An Open Letter to Allies of Autistic People

“A commission on autism has as its membership 1/35th autistic people. (That’s 2%.) And 34/35 (98%) of them met as a ‘full commission’ before the 1/35th who actually has the neurology of the people for whom they are supposedly there was even asked to join them.

On what planet is that okay?”
-Wonderful link at the bottom to the full post from Diary of a Mom​

I couldn’t have said it better myself. Self representation is a fundamental right, one which every human being should be able to freely express as long as doing so does not harm anyone. The idea that autistic people are less capable or have less of a right to express themselves and represent themselves is rooted in the belief that autistic people are inherently less and incapable of benefiting the world in any way. In other words, it is rooted in ableism, which is discrimination based on the idea that non-disabled people are fundamentally superior.

Unfortunately, the inherent difficulty with increasing self representation when your self representation is discounted, ignored, and invalidated is that people are unlikely to listen to your attempts at self advocacy, because, again, they believe you know nothing and have nothing to contribute. We must address the beliefs held by society which base worth on income and a premium on assimilation if we are going to stop the discrimination against disabled individuals, especially when it comes to autism, which is a fundamental difference in how the brain operates.

And we autistic people need help from non-autistic people, as Jess does on a constant basis with her wonderful blog, because, as I pointed out, our basic right to represent ourselves and share our perspective is automatically called into question, our point of view is discounted, we are considered by most of society too broken to know anything. This is why ill informed individuals call into question whether people like me who advocate are actually autistic, no matter whether we were diagnosed by a professional after extensive testing or not, because they fundamentally believe that WE AUTISTIC PEOPLE ARE NOT CAPABLE OF ANYTHING.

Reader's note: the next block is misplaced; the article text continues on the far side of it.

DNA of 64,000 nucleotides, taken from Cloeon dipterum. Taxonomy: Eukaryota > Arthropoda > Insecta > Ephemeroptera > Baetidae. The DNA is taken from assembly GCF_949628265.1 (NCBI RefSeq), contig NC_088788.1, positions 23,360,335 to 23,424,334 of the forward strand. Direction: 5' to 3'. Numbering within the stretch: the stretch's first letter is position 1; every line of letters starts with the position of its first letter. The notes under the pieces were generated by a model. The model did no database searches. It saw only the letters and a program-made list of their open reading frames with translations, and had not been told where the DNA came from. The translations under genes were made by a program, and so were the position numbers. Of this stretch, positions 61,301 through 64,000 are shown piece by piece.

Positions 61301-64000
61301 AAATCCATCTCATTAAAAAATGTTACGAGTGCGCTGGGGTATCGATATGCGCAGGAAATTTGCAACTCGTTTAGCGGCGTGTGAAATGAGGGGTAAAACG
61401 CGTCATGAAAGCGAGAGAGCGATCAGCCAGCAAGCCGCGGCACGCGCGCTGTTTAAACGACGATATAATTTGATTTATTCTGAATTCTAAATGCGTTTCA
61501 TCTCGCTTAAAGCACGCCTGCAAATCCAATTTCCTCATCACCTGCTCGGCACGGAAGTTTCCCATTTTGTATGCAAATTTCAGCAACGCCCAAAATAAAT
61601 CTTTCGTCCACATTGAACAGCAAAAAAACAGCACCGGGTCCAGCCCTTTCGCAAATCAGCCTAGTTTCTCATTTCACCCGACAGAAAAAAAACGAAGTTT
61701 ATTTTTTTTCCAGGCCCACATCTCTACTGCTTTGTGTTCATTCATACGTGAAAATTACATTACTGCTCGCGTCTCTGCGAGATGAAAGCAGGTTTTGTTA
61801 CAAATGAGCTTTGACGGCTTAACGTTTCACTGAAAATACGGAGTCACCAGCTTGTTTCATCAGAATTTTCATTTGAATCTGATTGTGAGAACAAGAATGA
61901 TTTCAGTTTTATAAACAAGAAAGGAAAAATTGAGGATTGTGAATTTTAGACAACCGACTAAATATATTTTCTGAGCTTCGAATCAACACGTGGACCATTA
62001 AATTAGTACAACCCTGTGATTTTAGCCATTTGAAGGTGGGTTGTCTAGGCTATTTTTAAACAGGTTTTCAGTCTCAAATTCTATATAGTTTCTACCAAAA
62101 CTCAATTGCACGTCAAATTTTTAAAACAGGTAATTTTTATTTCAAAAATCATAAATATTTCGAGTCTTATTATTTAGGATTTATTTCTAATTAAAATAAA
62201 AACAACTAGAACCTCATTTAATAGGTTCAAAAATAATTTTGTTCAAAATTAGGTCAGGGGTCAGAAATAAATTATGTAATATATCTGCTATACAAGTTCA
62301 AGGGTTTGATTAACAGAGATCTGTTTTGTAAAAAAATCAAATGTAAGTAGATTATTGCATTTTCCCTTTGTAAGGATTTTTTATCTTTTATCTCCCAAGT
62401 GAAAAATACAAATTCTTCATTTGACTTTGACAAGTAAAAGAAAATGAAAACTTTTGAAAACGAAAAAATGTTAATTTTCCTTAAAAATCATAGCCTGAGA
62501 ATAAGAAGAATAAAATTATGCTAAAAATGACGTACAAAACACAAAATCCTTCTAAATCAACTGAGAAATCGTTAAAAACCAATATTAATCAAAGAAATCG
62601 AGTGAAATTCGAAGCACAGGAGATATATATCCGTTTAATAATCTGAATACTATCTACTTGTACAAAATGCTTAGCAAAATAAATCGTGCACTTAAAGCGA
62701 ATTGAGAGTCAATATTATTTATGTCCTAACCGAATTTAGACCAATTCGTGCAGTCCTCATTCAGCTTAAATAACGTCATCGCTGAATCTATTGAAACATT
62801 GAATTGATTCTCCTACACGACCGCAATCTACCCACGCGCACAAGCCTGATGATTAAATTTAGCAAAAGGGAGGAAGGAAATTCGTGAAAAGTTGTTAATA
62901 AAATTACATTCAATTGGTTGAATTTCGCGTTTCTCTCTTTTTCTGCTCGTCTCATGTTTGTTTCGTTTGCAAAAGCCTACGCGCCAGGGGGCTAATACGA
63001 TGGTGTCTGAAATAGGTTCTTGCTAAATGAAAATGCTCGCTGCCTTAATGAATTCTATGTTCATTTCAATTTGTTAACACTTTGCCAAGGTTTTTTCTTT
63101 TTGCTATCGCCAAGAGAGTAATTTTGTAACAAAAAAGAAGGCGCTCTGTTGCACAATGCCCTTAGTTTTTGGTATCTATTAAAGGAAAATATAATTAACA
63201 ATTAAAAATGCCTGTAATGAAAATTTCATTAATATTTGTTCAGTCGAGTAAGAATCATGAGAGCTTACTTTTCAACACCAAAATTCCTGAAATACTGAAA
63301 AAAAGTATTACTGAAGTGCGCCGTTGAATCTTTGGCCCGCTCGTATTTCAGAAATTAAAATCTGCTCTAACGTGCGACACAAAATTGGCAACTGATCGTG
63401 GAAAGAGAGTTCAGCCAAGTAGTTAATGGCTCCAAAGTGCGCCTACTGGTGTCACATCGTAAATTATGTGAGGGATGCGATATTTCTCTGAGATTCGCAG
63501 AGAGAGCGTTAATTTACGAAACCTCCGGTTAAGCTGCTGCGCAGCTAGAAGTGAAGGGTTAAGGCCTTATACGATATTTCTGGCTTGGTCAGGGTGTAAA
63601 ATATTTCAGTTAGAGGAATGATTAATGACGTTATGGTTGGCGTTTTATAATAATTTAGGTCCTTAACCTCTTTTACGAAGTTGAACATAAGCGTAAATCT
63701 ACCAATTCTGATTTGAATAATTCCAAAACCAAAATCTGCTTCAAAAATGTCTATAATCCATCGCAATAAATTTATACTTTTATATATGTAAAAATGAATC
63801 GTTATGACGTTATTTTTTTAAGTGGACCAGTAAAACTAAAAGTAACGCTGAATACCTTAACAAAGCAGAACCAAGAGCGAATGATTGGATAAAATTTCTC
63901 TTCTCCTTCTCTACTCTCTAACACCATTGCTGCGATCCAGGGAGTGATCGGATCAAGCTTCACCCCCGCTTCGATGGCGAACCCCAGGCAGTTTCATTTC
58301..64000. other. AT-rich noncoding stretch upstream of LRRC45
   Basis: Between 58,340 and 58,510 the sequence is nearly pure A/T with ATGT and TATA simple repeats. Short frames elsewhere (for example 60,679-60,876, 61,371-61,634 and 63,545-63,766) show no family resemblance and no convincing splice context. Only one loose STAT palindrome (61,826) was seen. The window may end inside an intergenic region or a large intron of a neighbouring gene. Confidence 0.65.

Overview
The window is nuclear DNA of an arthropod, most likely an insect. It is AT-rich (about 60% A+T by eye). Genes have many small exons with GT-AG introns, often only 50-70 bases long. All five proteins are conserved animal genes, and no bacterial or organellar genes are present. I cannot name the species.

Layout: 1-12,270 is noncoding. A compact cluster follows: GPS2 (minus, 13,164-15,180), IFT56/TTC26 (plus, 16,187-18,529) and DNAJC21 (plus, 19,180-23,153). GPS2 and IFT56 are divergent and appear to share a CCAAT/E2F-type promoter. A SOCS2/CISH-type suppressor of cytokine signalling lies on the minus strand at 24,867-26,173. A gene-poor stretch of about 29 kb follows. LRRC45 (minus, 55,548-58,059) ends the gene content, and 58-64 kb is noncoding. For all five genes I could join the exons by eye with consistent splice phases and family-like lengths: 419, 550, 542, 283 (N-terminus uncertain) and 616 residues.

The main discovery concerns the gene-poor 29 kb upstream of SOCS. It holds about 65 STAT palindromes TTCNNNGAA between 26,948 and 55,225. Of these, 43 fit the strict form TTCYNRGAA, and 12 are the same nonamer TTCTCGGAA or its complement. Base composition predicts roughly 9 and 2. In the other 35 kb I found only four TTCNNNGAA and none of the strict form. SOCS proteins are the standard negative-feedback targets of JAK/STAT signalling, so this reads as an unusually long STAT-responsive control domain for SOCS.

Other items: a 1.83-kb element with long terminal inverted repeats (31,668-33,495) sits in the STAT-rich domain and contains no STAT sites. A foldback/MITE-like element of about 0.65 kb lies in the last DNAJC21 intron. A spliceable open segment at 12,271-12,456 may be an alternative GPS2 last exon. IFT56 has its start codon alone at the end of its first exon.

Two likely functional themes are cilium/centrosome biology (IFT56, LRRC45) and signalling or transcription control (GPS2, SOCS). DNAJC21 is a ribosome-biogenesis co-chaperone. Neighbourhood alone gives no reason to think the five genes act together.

I’ve seen it time and time again. Everything that I am capable of, the skills and practices I’ve learned and worked at over the years, the coping mechanisms I developed and utilized, each one is another sign to the doubtful that I can’t be autistic. But why would the presence of skills, ability, ideas, and even potentially expertise in a few areas be considered impossible for autistic people? It’s simple:

The narrative surrounding autism perpetuates the idea that we have nothing to offer the world. Our existence is seen as pointless, or even worse, nothing but burdensome to parents. And sometimes, parents murder their autistic children because of it, because the narrative of burden and uselessness that they have been told is more than they wish to carry.

These are the effects of words and attitudes, in addition to low employment (why hire autistic people when they have no skills or way to benefit the business?) , lackluster education (why bother educating autistic people when they’re never going to do anything with it anyways?) few relationships (why date or be friends with autistic people when they don’t contribute anything to the relationship and don’t have emotion?) and unfortunately many more than that.

I fight stigma and misinformation every day not for me, because at this point I could give a shit less what the world thinks about me being autistic or whether it’s willing to give me a chance. I fight for the next generation of autistic people so they will not be ignored like so many have been, so they will not be disregarded like so many have been, so that they will at least have a chance to take part in the world if that’s what they choose without being treated like they’re less than human beings because of a difference in neurology.

And I hope you’ll fight alongside me, too. Because we need your help.

Diary Of A Mom post on Representation: http://adiaryofamom.com/2016/02/05/representation/

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